What exactly is endometriosis, why does it seem like at least 1 in every 10 women in your circle has it and how does it affect a woman's reproductive ability?
These questions haunt almost everyone who is trying to conceive naturally and the superfluous information available on the internet might confuse the layman.
When we talk about endometriosis, we are mostly referring to a condition where cells mimicking the uterine lining grow onto other parts and organs inside the body and following the menstrual period pattern, these cells break down like the uterine lining. The unnatural bleeding causes the appearance of lesions, scarring and inflammation on different tissues which leads to severe cramping and excruciating pain.
How to tell if it's Endometriosis?
While using guesswork to self diagnose is a bad idea, generally Endometriosis is characterized by symptoms such as lower abdominal, or pelvic pain right before your menstrual period and also during intercourse. Sometimes painful bladder and bowel movements are also indicative of the condition and definitely warrant an appointment with your Ob/Gyn.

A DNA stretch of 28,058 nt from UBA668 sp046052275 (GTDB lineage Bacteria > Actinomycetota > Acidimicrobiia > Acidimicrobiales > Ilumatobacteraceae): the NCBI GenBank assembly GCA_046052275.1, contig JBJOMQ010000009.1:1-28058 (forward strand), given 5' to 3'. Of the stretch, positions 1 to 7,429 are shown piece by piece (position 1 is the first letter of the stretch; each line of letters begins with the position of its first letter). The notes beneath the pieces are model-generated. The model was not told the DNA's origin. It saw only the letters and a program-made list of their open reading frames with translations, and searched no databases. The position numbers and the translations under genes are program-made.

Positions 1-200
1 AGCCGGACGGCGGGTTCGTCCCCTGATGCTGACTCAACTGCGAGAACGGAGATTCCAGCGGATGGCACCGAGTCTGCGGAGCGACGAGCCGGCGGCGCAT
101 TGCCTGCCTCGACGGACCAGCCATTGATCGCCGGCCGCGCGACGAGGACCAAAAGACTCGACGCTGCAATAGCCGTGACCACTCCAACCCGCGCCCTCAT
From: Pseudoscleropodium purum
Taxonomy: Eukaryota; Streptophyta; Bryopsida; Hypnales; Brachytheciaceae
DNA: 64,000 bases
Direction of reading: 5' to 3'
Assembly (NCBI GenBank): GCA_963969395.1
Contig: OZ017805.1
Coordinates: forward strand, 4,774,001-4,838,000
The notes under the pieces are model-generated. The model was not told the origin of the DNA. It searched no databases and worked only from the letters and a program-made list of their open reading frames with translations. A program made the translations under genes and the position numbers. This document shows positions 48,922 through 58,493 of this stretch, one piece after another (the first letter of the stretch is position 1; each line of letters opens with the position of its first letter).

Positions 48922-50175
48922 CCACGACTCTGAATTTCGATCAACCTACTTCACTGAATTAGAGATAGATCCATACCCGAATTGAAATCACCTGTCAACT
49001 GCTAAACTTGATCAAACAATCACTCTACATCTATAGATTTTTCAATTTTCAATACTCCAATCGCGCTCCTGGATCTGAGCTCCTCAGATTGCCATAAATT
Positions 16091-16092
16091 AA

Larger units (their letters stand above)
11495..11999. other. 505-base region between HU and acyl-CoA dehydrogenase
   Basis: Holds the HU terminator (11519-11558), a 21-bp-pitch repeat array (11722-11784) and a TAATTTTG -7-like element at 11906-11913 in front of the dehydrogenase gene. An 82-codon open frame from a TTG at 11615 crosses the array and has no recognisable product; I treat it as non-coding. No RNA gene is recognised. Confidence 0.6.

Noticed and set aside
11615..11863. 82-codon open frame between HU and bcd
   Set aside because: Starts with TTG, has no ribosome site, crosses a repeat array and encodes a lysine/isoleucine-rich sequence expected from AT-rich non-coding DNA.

Can Endometriosis be cured?
The brutally honest answer to that is: No. Can it be treated though? Yes! The symptoms of Endometriosis can very effectively be managed through either of the following:
Pain Medication e.g. Ibuprofen
Hormone Therapy - oral contraceptive pills, Gonadotropin-releasing hormone (GnRH) medicines, Progestin therapy (meant to halt menstrual periods and thereby the instance of endometrial implants), Aromatase inhibitors (estrogen reducing medication)
Surgery - To relieve pain symptoms or aid conception by preserving the uterus and ovaries through removal of endometrial implants
How does Endometriosis affect fertility?
Apart from being awfully painful, Endometriosis is one of the leading causes of infertility in women across the globe! Statistically speaking, it's the reason behind infertility between 20% to 40% of all infertile women. It impairs reproductive ability by either distorting reproductive organs such as the fallopian tubes through scarring and lesions, thereby rendering them ineffective to carry eggs successfully.
Are you 1 in 10?
If you're affected by Endometriosis it might seem challenging to conceive however, discuss the options with your Ob/Gyn and depending on your condition and a range of other factors, they should be able to suggest an option most suitable to you, such as IVF.
It's vital to not feel overwhelmed or helpless by your condition and discuss your plans and options at length with your doctor and also do ample research around the topic yourself to make the most well-informed decision about starting a family.